Investors are wary of the direction that the housing market may take, now that the Fed is no longer supporting it. However, analysts believe that the sector will not be subjected to much turbulence in the form of soaring interest rates because other investors who have been waiting in the wings for sound investment opportunities will fill in the void.
As the Fed calls an end to its $1.25 trillion investment program in mortgage bonds, which helped steer the housing segment out of the recession, institutional investors like pension funds are beginning to look for good mortgage loan acquisitions to add to their portfolio.
The past year witnessed restricted supply owing to the Fed intervention, and investors can now have some more exposure in these markets. Moreover, as the economy begins to get back on its feet, more funds are available for investments. These factors will prompt buying by large institutional investors, which might keep the housing market stable in spite of the Fed withdrawal.
In addition, bad loans buyout by the government will keep a significant amount of usable funds with investors who are expected to plough these back into housing, creating enough demand to sustain the industry. At the same time, this renewed demand will support prices, keeping these investments attractive. As these investors only account for 18% market share now as opposed to the 25% they held before the Fed bailout, there is a clear scope for further investments.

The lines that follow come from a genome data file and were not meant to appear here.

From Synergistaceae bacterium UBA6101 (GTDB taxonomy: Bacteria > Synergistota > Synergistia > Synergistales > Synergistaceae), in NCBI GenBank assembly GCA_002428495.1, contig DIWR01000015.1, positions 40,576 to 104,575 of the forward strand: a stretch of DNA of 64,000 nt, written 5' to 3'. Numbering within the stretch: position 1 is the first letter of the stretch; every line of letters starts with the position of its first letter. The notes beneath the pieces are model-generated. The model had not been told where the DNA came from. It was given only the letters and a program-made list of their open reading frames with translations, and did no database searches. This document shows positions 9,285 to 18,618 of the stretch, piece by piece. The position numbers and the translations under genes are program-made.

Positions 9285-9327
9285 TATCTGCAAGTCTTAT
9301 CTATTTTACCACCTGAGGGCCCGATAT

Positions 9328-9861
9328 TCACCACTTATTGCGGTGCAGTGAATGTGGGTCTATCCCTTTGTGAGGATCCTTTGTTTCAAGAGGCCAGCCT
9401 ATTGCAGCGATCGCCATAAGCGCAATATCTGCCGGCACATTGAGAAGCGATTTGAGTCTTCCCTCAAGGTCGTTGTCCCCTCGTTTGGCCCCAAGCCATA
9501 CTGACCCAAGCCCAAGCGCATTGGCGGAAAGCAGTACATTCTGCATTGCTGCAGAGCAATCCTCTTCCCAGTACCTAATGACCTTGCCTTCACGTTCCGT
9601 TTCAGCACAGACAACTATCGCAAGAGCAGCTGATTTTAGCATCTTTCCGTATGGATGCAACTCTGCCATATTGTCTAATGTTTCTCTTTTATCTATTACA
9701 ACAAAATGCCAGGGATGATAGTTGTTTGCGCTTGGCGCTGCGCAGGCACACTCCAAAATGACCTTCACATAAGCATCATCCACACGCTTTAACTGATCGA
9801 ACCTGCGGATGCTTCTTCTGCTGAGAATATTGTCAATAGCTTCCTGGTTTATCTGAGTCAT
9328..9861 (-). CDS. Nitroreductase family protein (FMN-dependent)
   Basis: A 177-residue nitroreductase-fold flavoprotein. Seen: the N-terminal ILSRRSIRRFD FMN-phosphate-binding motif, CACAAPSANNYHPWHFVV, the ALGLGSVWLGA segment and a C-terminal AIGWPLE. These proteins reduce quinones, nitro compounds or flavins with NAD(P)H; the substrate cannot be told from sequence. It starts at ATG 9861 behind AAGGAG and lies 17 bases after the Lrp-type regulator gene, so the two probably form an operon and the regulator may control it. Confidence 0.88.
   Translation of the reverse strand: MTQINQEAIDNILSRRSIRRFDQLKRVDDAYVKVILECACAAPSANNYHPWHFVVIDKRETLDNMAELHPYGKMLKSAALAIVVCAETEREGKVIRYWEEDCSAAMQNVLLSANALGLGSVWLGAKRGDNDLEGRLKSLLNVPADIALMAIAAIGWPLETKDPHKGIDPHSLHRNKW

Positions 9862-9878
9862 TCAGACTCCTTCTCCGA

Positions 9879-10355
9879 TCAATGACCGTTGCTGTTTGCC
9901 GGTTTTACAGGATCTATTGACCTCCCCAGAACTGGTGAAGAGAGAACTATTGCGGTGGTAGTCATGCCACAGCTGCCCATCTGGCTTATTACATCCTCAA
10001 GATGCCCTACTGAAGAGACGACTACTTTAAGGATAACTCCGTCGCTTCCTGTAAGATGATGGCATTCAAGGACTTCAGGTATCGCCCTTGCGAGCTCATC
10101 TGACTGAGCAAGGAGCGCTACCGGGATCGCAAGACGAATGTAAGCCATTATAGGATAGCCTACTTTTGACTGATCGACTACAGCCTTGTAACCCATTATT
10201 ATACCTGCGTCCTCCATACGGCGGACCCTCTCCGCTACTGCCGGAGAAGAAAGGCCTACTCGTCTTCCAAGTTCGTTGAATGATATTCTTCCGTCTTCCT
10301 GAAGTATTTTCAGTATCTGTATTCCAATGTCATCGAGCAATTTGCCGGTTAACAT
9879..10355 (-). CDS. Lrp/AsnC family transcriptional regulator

Analysts hope that these events will keep yield spreads tight. Expectations are that risk premiums will go up by a modest 0.2 percentage points, which is a minimal change as compared to the 1.5 percentage point fall at the end of 2008. The combination of limited supply, willing investors, and available cash will ensure stability. If these predictions come true, mortgage rates will continue to stay affordable. This will push up purchasing activity as home buyers become more optimistic ahead of the traditional peak period during spring.
As housing market activity levels out after a period of improvement, market players are hoping for resurgence in the near future owing to these factors. The Fed’s continued support and the home buyer benefit policies unveiled by the government have done their bit to stabilize the market so far. It remains to be seen how the sector will do once it is left to stand on its own for the first time since the recession.